Deciding What You Want From Photography

Do you have photography goals?

Do you use your camera primarily in the role of family historian?

Do you use your camera to capture travel memories?

Are “nice photos” good enough?

(There’s nothing wrong with that, by the way.)

Is your biggest goal “just to have your photos turn out?”

Or do you use your camera as a form of creative expression?

Do you strive for better photos?

Do you look at professional photos and wonder how the photographer captured such magic?

Like many people, I use my camera in different ways at different times.

Sometimes I’m documenting life as I see it.

(This can be for personal reasons or perhaps to share with my readers.)

I took the above photo of a Shave Ice shack in Kauai.  It was different from anything I’d ever see where I live.

I wanted to remember it, the way it was.

Sometimes I’m expressing my creativity with my camera.

I took the above photo in San Francisco.  I was with a photographer friend and we were out having fun with our cameras.

Wandering around a city with a friend and a camera can be a lot of fun.

Other times I’m just working.

I find myself being hired more and more to cover “events” of one kind or another.

I enjoy the challenges created by event photography .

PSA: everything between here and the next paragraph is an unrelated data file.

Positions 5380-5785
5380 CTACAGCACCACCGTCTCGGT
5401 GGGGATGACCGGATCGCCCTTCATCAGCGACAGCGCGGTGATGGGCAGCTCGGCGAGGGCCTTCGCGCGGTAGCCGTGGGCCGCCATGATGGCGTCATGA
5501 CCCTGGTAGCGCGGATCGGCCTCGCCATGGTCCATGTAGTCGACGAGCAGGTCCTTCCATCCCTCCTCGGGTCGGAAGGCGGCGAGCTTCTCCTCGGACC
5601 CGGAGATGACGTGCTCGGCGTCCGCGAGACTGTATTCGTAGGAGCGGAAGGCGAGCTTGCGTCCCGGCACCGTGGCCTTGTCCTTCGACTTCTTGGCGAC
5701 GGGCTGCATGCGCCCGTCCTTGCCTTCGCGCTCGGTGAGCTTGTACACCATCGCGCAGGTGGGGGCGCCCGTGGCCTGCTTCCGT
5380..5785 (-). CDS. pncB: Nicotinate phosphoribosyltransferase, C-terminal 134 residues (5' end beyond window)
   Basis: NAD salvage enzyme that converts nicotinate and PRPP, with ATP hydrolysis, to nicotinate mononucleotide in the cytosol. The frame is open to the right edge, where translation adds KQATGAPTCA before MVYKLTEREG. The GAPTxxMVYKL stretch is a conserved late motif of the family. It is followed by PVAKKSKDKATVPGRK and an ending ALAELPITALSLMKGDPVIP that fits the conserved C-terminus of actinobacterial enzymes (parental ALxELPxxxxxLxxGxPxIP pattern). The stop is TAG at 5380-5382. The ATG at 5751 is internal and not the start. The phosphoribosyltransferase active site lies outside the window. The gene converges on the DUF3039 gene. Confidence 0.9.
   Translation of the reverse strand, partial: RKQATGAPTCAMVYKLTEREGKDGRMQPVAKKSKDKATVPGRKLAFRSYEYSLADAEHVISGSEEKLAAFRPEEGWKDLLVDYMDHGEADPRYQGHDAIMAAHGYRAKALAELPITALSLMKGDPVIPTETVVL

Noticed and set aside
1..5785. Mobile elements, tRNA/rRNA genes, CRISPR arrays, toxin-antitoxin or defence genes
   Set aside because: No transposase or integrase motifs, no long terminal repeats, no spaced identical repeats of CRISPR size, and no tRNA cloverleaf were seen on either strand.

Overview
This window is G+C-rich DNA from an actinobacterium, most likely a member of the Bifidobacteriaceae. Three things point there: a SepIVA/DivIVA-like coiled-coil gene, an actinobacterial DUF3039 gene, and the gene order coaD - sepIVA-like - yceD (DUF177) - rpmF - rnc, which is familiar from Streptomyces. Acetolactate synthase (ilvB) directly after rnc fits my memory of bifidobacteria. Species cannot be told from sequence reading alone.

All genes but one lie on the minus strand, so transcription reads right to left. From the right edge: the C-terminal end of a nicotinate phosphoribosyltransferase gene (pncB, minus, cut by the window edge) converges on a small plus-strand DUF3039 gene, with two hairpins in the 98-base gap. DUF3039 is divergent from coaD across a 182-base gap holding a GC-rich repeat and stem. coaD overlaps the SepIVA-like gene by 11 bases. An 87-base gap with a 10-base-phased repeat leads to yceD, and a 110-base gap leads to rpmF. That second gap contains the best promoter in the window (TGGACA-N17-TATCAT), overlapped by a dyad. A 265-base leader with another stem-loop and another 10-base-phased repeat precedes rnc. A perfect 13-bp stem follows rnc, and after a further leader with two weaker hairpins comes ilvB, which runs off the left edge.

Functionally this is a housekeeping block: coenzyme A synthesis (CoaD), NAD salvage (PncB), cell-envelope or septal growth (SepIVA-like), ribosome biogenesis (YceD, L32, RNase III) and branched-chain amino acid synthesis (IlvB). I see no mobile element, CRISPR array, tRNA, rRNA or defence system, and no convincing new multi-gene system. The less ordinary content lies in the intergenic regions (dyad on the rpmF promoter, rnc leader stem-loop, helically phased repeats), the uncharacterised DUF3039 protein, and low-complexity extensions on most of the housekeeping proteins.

I find it fun to be in unique situations with my camera.

I may not be able to control the lighting or predict the photo opps at a live event –

But that’s also what makes photographing functions exciting and challenging.

What you want from photography can change over time, but I suggest you make goals.

Try deciding on three photography goals you’d like to achieve over the next six months.

Maybe you’d like to better understand a technical aspect of photography.

Perhaps you’d like to learn to shoot close-ups, or sunsets, or people, or monochromes.

What your goals are isn’t as important as defining them.

You will become more focused and more likely to succeed once you have something concrete to strive for.

Your photography will benefit once you decide, “I am learning XXXXXX over the next few months,”

Or, “I am working on improving my XXXXX shots.”

Big goals are easier to achieve when they’re broken into more manageable pieces.

There’s always more to learn, and ways to improve, your photography.

Begin by deciding what you’d like to learn or improve on with short term goals.

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